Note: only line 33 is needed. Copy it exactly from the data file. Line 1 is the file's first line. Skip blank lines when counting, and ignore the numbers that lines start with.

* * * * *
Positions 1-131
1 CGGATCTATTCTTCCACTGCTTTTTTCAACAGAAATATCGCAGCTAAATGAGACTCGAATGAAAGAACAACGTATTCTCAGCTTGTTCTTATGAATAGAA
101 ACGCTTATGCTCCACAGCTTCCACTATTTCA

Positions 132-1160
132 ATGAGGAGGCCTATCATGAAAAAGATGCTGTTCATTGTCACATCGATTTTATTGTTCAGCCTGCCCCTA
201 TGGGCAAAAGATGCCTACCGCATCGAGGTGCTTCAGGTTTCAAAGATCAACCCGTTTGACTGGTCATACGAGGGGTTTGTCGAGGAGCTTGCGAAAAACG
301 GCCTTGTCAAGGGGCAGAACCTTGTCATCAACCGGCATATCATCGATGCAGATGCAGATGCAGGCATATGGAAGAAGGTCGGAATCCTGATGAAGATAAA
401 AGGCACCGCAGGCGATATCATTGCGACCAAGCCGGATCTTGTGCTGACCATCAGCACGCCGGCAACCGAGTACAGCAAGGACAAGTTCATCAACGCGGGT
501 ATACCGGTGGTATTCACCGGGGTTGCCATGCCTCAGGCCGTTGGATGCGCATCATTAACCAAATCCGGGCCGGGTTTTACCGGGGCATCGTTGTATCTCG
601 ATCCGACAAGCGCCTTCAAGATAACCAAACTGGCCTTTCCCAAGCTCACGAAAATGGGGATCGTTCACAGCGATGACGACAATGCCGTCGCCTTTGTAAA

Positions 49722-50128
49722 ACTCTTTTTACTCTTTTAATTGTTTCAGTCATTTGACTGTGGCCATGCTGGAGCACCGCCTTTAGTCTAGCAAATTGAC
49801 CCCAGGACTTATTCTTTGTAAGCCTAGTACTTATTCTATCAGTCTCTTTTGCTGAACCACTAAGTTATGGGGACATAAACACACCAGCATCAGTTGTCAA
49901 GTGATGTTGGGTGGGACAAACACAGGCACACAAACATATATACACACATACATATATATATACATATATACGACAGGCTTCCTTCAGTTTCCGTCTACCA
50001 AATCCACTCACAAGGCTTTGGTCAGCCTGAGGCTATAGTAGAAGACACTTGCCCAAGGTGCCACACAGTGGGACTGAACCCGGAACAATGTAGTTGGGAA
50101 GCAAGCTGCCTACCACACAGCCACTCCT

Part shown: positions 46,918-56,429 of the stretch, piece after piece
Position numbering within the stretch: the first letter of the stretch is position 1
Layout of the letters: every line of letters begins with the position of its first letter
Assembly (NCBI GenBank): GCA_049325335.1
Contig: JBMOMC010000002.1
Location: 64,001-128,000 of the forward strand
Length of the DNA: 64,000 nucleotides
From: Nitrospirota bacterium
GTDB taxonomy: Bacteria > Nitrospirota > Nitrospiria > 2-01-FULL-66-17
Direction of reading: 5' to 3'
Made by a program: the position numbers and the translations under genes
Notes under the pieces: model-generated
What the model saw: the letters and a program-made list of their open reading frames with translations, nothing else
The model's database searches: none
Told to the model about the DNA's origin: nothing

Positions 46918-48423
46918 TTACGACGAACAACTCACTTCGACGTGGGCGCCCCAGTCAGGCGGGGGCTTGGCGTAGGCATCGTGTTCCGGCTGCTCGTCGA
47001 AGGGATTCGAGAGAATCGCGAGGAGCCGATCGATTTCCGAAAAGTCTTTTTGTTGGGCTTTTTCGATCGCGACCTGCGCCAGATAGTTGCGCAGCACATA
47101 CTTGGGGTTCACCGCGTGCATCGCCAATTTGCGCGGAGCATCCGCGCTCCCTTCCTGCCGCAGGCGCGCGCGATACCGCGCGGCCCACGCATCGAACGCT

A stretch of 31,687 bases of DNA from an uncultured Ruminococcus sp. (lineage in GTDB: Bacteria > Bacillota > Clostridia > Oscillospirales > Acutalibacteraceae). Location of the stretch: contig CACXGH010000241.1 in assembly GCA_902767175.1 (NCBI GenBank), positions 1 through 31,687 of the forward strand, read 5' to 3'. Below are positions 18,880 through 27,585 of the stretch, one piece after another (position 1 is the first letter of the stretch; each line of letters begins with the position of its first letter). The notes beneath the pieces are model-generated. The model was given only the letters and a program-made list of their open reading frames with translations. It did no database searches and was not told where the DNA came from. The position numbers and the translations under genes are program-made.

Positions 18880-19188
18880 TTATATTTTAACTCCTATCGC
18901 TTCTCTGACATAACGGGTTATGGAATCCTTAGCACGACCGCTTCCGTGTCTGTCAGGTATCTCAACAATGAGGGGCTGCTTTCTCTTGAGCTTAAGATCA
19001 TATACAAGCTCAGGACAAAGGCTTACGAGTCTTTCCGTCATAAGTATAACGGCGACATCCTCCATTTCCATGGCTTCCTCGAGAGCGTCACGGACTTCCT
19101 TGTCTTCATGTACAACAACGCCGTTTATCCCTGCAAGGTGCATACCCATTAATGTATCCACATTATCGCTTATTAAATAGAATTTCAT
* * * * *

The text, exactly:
46918 TTACGACGAACAACTCACTTCGACGTGGGCGCCCCAGTCAGGCGGGGGCTTGGCGTAGGCATCGTGTTCCGGCTGCTCGTCGA